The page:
One way of historicizing the trajectory of African American Poetry in the 1910s and 20s (again, "modernism" might not be an important analytical distinction here) is as marked by a shift away from vernacular and folk culture style, and towards civil rights / social justice concerns, as well as an engagement with established poetic forms like the sonnet. (A good place to see that conversation spelled out explicitly is William Stanley Braithwaite's essay "The Negro in American Literature" [1925]) 

Bronze and Harlem Shadows 

Both of the other poets I'll talk about now -- who published breakthrough collections of poetry in 1922 -- exemplify those two dynamics. Let's start with Georgia Douglas Johnson, whose collection Bronze appeared in 1922 with a preface by W.E.B. Du Bois. For African American readers at the time, Johnson would have been a very familiar name, as she had published many poems in The Crisis throughout the 1910s, and also published an earlier collection called The Heart of a Woman. For Johnson, the turn to race-conscious poetry in Bronze reflected a conscious choice, as she described in a letter to Arna Bontemps in 1941: 

My first book was The Heart of a Woman. It was not at all race conscious. Then some one said--she has no feeling for the race. So I wrote Bronze--it is entirely racial and one section deals entirely with motherhood--that motherhood that has as its basic note--black children born to the world's displeasure. (cited in Hull, 160)

Looking at Johnson's prodigious output in The Crisis in the 1910s, I cannot help but think that her later comments undersell the degree to which her poems from the period leading up to 1922 were already deeply invested in racial justice themes. From Bronze, the poems I find most memorable and compelling are the ones that explore race and racism using traditional forms, like "Sonnet to the Mantled," or those that have a personal tone ("Black Woman").

Don’t knock at my door, little child,
I cannot let you in.
You know not what a world this is
Of cruelty and sin.
Wait in the still eternity
Until I come to you,
The world is cruel, cruel, child, 
I cannot let you in! 
Don’t knock at my heart, little one,
I cannot bear the pain
Of turning deaf-ear to your call
Time and time again!
You do not know the monster men
Inhabiting the earth.
Be still, be still, my precious child,
I must not give you birth!


Finally, 1922 also saw the New York publication of Claude McKay's Harlem Shadows (Harcourt, Brace, and Company), with prefaces by both Max Eastman and the author himself. This is not quite as big a breakthrough as it is sometimes presented to be, since McKay had published many of the poems in Harlem Shadows in the collection in an earlier, British collection called Spring in New Hampshire, but it is undoubtedly still an important moment for African American poetry (and Afro-Caribbean poetry!) as a whole.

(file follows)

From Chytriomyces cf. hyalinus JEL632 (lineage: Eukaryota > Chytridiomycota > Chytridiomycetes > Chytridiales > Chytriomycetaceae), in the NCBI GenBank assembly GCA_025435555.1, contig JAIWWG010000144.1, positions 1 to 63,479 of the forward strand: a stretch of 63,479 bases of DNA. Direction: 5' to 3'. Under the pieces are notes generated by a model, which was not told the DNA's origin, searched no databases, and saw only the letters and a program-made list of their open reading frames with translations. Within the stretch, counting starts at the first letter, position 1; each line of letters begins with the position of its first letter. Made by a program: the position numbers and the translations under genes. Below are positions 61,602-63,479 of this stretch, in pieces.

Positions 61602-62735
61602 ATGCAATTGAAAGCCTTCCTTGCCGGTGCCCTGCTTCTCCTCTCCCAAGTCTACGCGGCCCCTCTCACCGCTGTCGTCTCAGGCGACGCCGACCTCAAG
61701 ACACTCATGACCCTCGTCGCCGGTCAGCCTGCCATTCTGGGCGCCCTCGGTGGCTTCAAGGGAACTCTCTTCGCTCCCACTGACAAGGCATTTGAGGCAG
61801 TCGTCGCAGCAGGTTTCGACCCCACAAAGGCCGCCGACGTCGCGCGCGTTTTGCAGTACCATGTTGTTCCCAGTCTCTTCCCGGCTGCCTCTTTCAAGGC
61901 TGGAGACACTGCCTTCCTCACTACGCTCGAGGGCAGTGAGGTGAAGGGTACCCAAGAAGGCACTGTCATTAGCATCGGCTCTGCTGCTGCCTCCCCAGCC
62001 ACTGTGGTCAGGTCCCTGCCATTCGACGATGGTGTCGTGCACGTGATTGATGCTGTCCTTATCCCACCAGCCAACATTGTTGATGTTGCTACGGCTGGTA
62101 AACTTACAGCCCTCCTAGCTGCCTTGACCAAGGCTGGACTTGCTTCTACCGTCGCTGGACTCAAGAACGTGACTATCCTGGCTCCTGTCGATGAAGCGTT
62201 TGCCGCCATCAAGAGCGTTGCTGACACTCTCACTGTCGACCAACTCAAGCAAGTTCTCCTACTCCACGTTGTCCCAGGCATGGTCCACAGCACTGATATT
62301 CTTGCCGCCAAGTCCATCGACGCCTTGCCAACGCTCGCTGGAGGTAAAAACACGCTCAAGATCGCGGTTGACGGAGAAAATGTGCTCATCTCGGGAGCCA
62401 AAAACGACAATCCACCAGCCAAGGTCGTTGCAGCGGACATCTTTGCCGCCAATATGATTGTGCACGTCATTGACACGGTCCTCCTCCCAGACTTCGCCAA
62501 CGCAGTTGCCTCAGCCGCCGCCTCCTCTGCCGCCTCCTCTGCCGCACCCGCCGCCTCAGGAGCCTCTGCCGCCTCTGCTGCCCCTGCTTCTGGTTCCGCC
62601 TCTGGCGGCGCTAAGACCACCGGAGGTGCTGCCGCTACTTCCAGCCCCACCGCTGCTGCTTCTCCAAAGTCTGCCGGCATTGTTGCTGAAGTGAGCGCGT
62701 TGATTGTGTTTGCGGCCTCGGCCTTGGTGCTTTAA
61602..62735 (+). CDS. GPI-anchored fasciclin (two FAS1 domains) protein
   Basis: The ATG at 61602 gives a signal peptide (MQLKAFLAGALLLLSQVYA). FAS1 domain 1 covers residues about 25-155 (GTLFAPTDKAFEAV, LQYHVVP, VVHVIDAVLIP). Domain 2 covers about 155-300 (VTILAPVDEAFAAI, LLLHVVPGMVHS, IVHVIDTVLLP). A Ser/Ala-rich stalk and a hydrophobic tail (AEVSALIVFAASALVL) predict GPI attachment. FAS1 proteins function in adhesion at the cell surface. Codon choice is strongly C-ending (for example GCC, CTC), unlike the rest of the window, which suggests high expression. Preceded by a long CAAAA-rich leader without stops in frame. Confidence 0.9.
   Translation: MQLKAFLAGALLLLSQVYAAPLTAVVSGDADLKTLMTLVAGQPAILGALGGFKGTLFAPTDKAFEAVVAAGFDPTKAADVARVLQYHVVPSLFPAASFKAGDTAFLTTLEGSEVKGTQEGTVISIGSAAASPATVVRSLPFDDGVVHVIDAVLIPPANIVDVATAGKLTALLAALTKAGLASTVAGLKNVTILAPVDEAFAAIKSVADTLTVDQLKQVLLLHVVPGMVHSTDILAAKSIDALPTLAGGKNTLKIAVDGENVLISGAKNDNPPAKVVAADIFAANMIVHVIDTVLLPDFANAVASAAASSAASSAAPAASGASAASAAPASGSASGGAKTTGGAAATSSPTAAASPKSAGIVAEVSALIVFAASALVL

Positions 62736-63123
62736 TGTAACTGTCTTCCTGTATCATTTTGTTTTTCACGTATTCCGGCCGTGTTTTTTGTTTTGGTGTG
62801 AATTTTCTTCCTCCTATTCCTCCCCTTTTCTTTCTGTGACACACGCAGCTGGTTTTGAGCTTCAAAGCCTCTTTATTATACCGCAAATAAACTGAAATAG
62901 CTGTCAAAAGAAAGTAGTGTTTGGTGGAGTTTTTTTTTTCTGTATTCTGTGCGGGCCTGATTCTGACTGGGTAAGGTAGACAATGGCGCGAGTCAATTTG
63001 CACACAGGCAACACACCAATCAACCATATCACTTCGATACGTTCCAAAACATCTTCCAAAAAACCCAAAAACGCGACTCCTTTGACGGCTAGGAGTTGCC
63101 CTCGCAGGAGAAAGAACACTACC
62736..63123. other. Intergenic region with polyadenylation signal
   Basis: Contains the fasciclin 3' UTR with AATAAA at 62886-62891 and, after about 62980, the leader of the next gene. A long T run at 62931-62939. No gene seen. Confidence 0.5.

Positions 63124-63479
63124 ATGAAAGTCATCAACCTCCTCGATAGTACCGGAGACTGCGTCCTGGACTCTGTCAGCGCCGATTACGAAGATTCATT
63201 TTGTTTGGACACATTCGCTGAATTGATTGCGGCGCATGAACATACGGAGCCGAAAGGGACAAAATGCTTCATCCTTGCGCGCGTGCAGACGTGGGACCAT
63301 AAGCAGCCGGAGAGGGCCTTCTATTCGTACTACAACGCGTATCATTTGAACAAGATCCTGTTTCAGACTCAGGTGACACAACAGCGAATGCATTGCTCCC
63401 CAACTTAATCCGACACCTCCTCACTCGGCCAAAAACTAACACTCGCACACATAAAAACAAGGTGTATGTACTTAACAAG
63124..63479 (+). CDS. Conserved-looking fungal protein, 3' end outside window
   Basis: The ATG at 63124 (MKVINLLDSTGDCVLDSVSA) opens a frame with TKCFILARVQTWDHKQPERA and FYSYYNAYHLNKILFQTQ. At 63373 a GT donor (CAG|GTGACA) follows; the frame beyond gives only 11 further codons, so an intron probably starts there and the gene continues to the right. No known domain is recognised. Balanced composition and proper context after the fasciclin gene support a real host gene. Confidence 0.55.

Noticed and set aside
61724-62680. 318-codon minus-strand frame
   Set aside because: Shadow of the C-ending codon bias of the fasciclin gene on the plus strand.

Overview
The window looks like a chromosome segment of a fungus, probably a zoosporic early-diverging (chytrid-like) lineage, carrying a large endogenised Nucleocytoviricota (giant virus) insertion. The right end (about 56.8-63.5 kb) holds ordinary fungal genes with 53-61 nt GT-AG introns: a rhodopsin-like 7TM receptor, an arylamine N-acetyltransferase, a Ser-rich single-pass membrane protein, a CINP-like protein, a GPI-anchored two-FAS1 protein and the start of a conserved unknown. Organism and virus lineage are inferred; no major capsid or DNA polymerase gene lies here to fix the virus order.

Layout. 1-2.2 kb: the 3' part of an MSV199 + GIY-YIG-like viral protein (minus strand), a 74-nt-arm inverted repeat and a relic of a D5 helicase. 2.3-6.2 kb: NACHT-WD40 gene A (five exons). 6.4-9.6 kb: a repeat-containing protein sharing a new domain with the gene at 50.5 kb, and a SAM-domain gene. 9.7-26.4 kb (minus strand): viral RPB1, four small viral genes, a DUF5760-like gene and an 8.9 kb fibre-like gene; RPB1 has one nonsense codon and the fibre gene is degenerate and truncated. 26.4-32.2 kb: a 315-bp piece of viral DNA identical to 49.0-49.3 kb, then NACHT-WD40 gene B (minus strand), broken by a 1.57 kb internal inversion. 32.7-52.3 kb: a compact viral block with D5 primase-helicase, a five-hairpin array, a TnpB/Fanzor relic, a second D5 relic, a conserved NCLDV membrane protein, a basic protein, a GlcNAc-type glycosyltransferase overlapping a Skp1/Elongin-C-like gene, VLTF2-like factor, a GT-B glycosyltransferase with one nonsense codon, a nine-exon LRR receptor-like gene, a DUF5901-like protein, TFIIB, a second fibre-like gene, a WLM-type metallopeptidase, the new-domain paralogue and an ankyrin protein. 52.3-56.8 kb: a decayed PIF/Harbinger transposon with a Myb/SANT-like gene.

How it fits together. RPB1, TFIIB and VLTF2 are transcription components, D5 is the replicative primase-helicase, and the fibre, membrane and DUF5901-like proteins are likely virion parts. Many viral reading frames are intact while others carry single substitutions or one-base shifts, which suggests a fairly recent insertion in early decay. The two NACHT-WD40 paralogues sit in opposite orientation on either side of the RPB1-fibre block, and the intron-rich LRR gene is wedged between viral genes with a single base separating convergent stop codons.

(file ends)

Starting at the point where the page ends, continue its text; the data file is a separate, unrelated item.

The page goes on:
Again, the most powerful poems in this collection bring together social justice themes with traditional forms -- like the sonnet, "America":

Although she feeds me bread of bitterness,
And sinks into my throat her tiger’s tooth,
Stealing my breath of life, I will confess
I love this cultured hell that tests my youth!
Her vigor flows like tides into my blood,
Giving me strength erect against her hate.
Her bigness sweeps my being like a flood.
Yet as a rebel fronts a king in state,
I stand within her walls with not a shred
Of terror, malice, not a word of jeer.
Darkly I gaze into the days ahead,
And see her might and granite wonders there,
Beneath the touch of Time’s unerring hand,
Like priceless treasures sinking in the sand.


Harlem Shadows also of course contains "If We Must Die," the pro-Bolshevik poem, "Exhortation: Summer 1919," and "The Lynching." McKay notably left out some of the more propagandistic communist poetry he had been publishing in Workers Dreadnought. And while he did engage with themes of migration and his Jamaican background in several poems, none of the poems in Harlem Shadows use the patois he had used to great effect in his first two collections of poetry (for collections of all of this material, see my digital project, Claude McKay's Early Poetry).

In terms of African American literature more broadly, the key innovation perhaps in McKay's collection might be the "Harlem" themed poems ("Harlem Dancer"), and even the branding of the collection using the title Harlem Shadows. This idea -- the space of Harlem as an emerging Black metropolis, and as a hub of African American nightlife, music, and street culture -- proved to be a hugely influential one. The Harlem Renaissance poets who would emerge a few years later, especially Langston Hughes and Countee Cullen (along with many others) would embrace Harlem settings and take them further. McKay's ability to use his collection of poems to help create a sense of an African American literary space of invention seems to be the real breakthrough -- and the reason literary historians tend to invoke Harlem Shadows much more than Spring in New Hampshire or Constab Ballads

1922 in The Crisis

The accounts I've given above are by no means comprehensive; there was quite a bit going on elsewhere, including especially in African American periodicals. Perhaps most significant for many readers, both Langston Hughes and Countee Cullen were beginning to publish in these magazines (by 1923, The Messenger and Opportunity would also begin to publish poetry.) Their main works were still largely ahead, though Hughes' poem "The Negro" represents an aesthetic and intellectual breakthrough for the young college dropout:

I am a Negro:
Black as the night is black,
Black like the depths of my Africa.
I've been a slave:
Caesar told me to keep his door-steps clean .
I brushed the boots of Washington.

I've been a worker:
Under my hand the pyramids arose.
I made mortar for the Woolworth Building.

I've been a singer:
All the way from Africa to Georgia
I carried my sorrow songs.
I made ragtime. 
I've been a victim:
The Belgians cut off my hands in the Congo.
They lynch me now in Texas.

I am a Negro:
Black as the night is black,
Black like the depths of my Africa.

I will wind up here with a list of a few other poems published in The Crisis from 1922, and encourage readers to explore them:

Langston Hughes, "The Negro"  ("Proem" in The Weary Blues)